So where to begin
I have basics in my pantry, and even though there is only me, I buy the best price, generally larger quantities, but not always. The supermarkets are getting savvy to budget shoppers, and now it seems you do have to check the price of each against the other. Looking at the price per gram or 100gms rather than the ticketed price. You have to be prepared to spend some time, in not only preparing a list of what you need in your shopping but also the cost. Otherwise you may be paying to much.
Best Before and Use by dates, now these for someone older are really only a guide to how long things last. It is up to you how and what you do in regard to them. My own life experiences and life before these ‘helpful’ dates is I am prepared to use some items beyond the stamped dates on them. I am not suggesting you do this.
I have flour, just plain (all purpose) as I purchase baking powder to convert it to Self-raising. This means that I can purchase a larger quantity of plain flour (all purpose).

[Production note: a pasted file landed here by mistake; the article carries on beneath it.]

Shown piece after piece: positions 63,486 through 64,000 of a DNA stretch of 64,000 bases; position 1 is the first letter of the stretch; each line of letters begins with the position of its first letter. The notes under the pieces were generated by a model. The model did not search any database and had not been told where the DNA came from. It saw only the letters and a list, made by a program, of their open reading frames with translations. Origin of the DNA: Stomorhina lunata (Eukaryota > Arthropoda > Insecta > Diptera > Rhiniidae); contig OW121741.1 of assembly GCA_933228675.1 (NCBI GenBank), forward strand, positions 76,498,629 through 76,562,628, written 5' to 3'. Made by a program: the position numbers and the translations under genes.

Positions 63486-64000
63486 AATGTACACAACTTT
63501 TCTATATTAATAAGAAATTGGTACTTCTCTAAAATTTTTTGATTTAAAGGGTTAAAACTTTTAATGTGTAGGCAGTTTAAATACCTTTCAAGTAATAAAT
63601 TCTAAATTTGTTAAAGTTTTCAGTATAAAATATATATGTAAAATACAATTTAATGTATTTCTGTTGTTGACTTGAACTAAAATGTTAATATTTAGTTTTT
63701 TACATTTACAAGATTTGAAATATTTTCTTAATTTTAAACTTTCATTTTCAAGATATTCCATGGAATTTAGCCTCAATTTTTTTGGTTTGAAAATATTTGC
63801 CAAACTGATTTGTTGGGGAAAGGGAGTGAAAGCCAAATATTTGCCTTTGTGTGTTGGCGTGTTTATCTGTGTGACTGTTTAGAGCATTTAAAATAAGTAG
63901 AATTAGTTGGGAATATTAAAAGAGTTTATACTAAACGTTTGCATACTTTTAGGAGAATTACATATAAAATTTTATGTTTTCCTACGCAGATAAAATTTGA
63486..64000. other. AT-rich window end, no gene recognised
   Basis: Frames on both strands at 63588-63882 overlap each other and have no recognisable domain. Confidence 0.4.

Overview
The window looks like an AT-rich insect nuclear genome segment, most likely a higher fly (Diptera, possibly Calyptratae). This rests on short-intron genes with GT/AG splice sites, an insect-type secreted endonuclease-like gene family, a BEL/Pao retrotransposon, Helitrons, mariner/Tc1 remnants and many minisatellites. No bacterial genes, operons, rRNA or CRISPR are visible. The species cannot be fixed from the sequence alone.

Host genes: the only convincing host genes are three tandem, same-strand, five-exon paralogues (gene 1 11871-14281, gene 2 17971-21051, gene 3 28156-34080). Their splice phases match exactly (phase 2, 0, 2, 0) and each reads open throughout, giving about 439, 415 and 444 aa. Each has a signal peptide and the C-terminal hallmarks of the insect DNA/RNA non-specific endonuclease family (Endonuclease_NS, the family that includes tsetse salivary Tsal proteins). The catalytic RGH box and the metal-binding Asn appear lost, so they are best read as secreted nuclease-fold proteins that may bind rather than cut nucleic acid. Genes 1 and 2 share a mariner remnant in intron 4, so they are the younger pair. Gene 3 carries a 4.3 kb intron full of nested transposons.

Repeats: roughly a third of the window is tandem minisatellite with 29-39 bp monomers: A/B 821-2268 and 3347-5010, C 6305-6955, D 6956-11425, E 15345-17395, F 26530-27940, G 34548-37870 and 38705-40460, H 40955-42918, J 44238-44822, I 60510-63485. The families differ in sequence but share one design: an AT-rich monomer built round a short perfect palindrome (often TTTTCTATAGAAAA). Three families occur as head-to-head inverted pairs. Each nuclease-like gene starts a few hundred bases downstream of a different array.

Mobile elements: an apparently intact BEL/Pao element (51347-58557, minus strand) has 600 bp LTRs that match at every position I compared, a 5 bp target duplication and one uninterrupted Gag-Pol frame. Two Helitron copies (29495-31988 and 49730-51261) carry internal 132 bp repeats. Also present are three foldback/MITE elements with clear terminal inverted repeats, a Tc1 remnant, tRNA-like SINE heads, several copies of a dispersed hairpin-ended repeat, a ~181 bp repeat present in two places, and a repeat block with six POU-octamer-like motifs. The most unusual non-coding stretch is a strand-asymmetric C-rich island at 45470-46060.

So plain flour and baking powder are on my pantry list.
I also have rye flour and whole wheat as I make my own bread and like rye bread.
Cornflour/Cornstarch (often in Australia this is made from wheat). So I have to check that it is real corn flour from corn.
Rolled oat, great for breakfast porridge, you can use them in biscuits and slices, and to crumb chicken and other meat. They can be ground to make gluten free flour.
Sugar, I have raw and brown. I usually have white icing sugar, (confectioners sugar)
Bicarb soda (baking soda)
Dried beans and lentils, great to whip up a dahl or a curry to extend a stew reduce meat intake
Rice I have white and brown. which ever you like what ever sort jasmine long grain short grain.